It’s Time to Rethink the Permalink

It’s Time to Rethink the Permalink

The permalink – nothing could be more core to the concept of blogging, and indeed, content management.  In it’s early inception, it was the one link to rule all others.  The problem is that with the advent of microblogging systems like Twitter, the permalink has been devalued and now faces possible extinction.

From Wikipedia:

permalink, or permanent link, is a URL that points to a specific blog or forum entry after it has passed from the front page to the archives. Because a permalink remains unchanged indefinitely, it is less susceptible to link rot. Most modern weblogging and content-syndication software systems support such links. Other types of websites use the term permanent links, but the term permalink is most common within the blogospherePermalink is a portmanteau word made from permanent link. Permalinks are often simply stated so as to be human-readable.

Here’s the problem: while the permalink once was the one true way to identify our content, it’s now going more or less unused, as people instead link to shortened urls, using services like or others which provide character economy in the links that are used around the web.  Hence, with shortened urls in use, it becomes much harder, if not impossible to find mentions and, in fact, discussions, surrounding our content.

I’ve decried over the past year the ongoing diaspora of blog comments.  The discussion continues, but for many bloggers, its moving out of the confines of their blog, into the realm of Twitter, Google Sidewiki, and in the semi-walled garden of Facebook.

It was one thing when there were reliable Trackbacks, but the spammers have all but killed that for us.  Hence the discussion continues, but it often continues without us, the folks that wrote the content in the first place.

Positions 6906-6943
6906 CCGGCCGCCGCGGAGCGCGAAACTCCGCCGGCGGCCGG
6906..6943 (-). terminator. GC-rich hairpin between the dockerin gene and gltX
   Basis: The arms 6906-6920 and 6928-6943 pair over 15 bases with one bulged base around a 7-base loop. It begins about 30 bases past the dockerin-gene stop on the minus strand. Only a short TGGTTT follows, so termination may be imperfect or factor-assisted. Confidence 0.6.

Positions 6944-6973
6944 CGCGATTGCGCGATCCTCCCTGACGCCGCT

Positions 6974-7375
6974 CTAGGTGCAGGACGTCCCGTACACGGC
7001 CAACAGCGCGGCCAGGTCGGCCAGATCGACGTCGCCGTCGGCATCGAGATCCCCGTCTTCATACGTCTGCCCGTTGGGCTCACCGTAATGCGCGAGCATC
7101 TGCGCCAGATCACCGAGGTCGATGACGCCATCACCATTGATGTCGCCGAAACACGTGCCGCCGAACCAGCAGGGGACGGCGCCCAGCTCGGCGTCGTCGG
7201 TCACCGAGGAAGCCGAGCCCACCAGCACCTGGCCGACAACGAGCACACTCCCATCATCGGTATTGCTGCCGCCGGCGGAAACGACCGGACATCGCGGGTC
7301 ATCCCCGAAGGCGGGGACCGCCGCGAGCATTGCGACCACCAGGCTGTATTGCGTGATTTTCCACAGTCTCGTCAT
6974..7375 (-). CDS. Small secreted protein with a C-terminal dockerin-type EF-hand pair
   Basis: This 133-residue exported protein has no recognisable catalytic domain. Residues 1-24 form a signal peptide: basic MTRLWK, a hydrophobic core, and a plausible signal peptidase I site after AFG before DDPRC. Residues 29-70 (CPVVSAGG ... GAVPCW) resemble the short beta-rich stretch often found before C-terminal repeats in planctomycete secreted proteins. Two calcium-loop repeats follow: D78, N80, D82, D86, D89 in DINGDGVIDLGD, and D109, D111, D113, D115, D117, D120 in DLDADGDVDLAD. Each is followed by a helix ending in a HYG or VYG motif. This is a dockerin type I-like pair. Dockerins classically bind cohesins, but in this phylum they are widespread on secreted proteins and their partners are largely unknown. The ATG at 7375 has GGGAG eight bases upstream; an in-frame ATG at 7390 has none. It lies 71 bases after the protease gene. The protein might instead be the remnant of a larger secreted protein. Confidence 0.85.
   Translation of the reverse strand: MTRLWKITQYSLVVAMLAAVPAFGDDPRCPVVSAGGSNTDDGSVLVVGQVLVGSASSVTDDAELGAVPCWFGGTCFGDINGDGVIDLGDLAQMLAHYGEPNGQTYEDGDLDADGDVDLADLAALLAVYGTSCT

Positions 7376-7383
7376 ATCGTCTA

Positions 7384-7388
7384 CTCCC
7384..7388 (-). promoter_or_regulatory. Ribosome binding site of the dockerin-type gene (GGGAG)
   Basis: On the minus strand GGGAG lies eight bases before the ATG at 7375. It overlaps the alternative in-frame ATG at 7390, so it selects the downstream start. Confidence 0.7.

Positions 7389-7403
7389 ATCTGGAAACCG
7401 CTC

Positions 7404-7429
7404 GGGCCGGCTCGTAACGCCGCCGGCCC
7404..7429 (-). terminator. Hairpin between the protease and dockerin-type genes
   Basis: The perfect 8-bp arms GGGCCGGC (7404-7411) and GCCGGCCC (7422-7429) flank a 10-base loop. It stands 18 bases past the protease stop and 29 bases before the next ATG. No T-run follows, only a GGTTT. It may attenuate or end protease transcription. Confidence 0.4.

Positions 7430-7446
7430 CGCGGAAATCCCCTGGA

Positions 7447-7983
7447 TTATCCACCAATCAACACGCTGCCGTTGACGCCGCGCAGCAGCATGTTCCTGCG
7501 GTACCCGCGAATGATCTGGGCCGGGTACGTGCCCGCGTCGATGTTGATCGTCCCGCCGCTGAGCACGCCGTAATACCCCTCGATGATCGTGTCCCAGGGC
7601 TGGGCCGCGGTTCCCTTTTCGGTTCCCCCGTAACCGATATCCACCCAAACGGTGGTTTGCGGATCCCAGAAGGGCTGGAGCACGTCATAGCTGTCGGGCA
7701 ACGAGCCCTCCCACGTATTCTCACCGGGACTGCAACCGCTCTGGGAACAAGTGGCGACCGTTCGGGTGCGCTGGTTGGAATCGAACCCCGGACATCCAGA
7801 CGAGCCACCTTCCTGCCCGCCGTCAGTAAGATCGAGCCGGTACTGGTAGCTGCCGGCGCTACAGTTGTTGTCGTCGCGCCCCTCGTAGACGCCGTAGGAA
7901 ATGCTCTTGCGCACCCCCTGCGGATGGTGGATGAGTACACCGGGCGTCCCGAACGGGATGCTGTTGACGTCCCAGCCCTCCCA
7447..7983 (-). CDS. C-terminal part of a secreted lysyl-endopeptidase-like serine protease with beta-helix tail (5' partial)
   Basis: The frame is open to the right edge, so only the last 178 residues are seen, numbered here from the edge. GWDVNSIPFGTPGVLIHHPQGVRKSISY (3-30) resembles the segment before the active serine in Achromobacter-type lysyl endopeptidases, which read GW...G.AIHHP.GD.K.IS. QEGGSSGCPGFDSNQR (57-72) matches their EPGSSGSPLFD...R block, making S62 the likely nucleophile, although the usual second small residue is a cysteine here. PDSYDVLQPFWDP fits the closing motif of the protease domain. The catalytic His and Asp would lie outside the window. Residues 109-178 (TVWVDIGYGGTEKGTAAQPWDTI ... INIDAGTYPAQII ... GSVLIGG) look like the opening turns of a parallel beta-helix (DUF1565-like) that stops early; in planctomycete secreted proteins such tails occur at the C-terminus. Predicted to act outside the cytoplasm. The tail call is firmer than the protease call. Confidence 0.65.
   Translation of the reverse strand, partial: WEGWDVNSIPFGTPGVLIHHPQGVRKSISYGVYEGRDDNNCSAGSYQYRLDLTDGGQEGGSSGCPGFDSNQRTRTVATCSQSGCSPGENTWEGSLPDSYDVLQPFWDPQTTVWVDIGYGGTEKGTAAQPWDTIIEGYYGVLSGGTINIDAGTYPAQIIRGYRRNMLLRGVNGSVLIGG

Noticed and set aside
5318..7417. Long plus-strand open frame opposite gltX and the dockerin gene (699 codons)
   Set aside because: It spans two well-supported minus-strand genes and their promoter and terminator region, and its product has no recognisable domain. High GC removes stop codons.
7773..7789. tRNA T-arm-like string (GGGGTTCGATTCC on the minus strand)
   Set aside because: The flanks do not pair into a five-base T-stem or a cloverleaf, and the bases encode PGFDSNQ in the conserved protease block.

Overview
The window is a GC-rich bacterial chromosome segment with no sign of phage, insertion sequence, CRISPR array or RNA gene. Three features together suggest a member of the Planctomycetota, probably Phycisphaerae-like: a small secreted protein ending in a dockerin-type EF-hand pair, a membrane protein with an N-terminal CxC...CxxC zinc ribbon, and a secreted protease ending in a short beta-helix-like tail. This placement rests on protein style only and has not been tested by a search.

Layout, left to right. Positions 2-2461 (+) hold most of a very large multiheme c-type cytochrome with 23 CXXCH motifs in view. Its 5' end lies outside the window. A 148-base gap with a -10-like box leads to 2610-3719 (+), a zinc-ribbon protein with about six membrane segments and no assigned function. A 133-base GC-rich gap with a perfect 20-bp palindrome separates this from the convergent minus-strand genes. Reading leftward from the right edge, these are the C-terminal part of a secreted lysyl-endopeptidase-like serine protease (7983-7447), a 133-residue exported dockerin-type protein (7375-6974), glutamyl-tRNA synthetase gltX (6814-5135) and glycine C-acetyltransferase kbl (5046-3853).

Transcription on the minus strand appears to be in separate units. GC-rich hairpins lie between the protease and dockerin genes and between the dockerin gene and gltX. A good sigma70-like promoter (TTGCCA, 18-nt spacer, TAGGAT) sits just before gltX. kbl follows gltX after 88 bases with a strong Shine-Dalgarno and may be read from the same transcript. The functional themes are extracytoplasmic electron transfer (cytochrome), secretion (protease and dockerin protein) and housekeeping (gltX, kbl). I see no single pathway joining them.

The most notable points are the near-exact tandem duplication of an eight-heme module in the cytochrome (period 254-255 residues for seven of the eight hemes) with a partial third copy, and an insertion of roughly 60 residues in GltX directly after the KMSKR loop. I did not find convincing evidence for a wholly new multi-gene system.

So here’s the thought: perhaps it’s time we rethought permalinks.  Instead of existing as a single link, there probably ought to be both a long form (the old permalink) and a short form (shortened url) with the shortened url using the service of the bloggers choice.  Hence the blog software would have knowledge of both the long form (which would be used mostly internally) and the short form, that which would allow us to actually track where our content goes online.  This would further enable us to pull the discussions surrounding our content back into our pages where it ought to be…

Hence a blog which currently might have comments and trackbacks separately identified, might actually list the origin of a comment, such as “Via Twitter” or “Via Facebook” and actually thread the follow ups, and potentially direct replies from our blog to those comments back to the platform they came from as well.

The key concept here is that the blogger must control the initial shortened url, because the url shortening service becomes utterly key to our solution.  That service, like so many today, could provide us with an aggregated comment feed via rss, analytics data about where our shortened url was used, by who and also combine the data with the usage of our long form permalink.

What are your thoughts?

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